Bruener was the starter and Botkin was the long snapper and receiving type. I knew my role was to be the second tight end  in two tight end formations. I was having a good camp my first season but I had a groin injury shortly before the third preseason game. I was battling John Farquahr who I beat out – he ended up having a decent career in New Orleans. But Cowher told me before that game that he needed to see me make a play soon. I told him there was a difference between being hurt and being injured but I’d try, and he said that only I could tell if I was hurt or injured, but he needed to see me make a play.

So, on the first play of the game, my Michigan State buddy Jim Miller overthrew me in the seam and when I reached up I tweaked the groin again. Fortunately I still made the team but then I tore my MCL week ten.

Who helped mentor/welcome you into Pittsburgh?

Mark Breuner and I hit it off right away. He was such a good guy. We looked alike. Cowher’s assistant Mia called me Mark when I walked in and I just walked right by her.

When I was in Atlanta we maybe had fifty people come to practices. In Latrobe we had thousands, and a bunch of them would ask for my autograph thinking I was Mark. My second season there I grew a goatee just so people could tell us apart!

Mike Mularkey was a great guy too. He helped me a lot. It was great to have a position coach in Pittsburgh. We didn’t have a tight ends coach in Atlanta.

Any fun stories of your time there in Pittsburgh?

I have a couple yes. My first year in camp Gregg Lloyd – how should I say it – he was the big bad linebacker who was always a bit quirky and tough to get to know.This was in the beginning of the cell phone days. I came in to the cafeteria and got an early breakfast and saw Gregg sitting by himself. I sat at an adjacent table and saw him talking to himself. I thought, this guy is really crazy. I started to feel really uncomfortable and got up and walked away when I saw he had an earpiece in his ear and was using hands-free. I was like, wow. Ok.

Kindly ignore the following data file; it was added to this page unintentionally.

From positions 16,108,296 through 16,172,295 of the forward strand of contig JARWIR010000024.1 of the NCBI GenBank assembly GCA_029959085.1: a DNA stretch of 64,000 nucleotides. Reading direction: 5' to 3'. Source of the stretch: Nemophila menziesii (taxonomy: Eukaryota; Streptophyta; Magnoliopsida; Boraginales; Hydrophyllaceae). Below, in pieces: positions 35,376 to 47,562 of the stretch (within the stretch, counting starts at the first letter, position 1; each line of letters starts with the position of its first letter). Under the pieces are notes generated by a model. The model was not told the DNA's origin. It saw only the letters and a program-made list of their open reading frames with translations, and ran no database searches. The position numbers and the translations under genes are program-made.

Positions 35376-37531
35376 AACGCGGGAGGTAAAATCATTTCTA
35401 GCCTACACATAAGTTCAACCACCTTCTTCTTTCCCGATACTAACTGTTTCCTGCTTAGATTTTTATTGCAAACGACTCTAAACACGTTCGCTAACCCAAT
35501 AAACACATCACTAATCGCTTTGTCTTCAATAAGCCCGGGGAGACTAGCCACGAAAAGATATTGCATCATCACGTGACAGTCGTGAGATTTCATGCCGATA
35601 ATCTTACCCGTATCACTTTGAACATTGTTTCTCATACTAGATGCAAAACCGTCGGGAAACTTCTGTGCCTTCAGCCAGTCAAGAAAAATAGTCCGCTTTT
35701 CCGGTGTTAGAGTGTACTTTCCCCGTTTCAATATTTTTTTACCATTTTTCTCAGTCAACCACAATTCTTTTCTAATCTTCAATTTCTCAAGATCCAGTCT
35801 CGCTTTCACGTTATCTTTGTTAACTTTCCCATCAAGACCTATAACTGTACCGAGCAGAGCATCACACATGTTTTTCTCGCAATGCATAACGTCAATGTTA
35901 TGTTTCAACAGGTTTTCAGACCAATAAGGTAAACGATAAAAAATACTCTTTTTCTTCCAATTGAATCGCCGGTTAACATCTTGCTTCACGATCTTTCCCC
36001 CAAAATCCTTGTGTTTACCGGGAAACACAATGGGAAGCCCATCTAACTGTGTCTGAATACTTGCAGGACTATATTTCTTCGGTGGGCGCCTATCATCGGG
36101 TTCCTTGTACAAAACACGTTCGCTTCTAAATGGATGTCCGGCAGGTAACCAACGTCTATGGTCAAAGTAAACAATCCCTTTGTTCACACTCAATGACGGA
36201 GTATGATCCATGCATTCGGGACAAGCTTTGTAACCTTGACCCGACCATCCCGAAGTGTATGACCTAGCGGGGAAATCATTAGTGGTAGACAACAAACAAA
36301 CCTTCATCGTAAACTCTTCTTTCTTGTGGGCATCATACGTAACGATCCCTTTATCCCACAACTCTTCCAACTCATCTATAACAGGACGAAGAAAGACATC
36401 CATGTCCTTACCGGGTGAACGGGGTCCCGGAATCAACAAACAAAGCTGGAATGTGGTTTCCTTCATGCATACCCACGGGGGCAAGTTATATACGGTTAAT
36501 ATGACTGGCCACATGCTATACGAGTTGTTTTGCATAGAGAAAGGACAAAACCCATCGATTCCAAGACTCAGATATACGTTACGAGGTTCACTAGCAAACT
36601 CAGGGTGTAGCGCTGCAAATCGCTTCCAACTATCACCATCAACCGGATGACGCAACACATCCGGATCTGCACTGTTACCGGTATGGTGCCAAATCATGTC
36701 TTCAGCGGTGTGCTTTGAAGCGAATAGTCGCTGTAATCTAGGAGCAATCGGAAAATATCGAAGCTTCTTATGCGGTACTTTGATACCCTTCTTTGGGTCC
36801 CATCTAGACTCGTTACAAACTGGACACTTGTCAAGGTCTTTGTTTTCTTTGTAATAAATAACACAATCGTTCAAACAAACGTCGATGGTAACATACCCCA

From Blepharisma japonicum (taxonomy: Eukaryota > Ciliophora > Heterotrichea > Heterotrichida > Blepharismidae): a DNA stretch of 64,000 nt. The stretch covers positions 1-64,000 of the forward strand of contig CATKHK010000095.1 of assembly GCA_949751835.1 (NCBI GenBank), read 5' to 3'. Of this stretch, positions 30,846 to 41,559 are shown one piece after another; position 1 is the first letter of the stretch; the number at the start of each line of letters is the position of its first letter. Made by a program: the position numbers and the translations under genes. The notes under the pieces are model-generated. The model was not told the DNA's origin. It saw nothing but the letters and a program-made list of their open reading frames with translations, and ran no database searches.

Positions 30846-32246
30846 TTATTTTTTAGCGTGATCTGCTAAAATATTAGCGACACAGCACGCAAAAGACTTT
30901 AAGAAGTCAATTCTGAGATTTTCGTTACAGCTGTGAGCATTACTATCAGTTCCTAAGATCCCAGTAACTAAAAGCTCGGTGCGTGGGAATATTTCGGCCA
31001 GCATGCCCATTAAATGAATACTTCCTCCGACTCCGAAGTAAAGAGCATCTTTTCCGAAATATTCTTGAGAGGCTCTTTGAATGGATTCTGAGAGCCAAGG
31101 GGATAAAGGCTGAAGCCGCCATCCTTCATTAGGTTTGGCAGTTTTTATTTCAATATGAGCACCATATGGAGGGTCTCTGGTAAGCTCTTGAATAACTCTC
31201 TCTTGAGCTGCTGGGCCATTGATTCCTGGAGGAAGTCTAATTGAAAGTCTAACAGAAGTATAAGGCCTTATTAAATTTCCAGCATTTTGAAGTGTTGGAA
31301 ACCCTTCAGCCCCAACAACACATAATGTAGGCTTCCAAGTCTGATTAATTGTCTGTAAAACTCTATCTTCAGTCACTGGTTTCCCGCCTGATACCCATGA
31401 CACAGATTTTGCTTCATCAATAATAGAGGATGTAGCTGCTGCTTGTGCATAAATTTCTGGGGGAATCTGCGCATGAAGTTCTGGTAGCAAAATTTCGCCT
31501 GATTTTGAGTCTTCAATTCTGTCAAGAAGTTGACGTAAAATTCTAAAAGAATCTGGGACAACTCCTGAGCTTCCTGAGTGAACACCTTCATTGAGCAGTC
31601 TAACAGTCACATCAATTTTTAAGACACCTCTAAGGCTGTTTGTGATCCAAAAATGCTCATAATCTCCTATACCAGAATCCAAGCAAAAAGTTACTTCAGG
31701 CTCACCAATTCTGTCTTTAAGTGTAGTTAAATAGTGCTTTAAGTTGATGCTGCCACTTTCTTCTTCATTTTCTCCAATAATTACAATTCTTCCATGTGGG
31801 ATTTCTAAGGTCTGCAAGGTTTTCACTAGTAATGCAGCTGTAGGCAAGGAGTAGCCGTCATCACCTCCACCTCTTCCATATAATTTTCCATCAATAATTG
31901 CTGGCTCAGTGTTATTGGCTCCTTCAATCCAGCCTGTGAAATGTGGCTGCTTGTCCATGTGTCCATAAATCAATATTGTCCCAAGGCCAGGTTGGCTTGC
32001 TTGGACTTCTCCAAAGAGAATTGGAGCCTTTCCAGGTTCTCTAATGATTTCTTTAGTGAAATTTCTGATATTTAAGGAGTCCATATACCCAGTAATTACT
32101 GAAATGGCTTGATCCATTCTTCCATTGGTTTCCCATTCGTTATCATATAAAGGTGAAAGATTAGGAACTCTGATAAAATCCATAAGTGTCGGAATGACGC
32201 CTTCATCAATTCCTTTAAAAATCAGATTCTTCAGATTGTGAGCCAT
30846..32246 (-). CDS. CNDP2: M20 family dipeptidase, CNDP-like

Also, I think it was my second or third season there and we were having the Friday Night Lights practices at a local high school. I borrowed this idea from Jeff Donaldson – a friend of mine who played in Atlanta.

They announced each player one at a time. When they announced us, we’d run on the field carrying our equipment. Well, I heard “Number eighty-five, Mitch Lyons!” and ran onto the field and pretended to trip and fall and scattered my helmet and pads everywhere and ran around trying to pick it all up and falling down again. Everyone laughed. Donohoe came up to me afterwards smirking and said “Please tell me you were joking!” He and Cowher both….

Lastly…any advice for young guys entering the game today?

Enjoy the ride. Save your money. Too many stories of players not being fiscally prudent. It’s sad. Players have an opportunity to set themselves up for life. You see seventh rounders running with first rounders. That’s not a good combo when you can’t keep up financially.

Also, it can be frustrating if you have a personality difference with a coach or want more playing time. But I  stepped back and learned to look at it through the eyes of my ten year-old self instead of my twenty-seven year-old self and realized how blessed I was to be living a childhood dream.

Read more by former Steelers via the book Steelers Takeaways: Player Memories Through the Decades To order, just click on the book: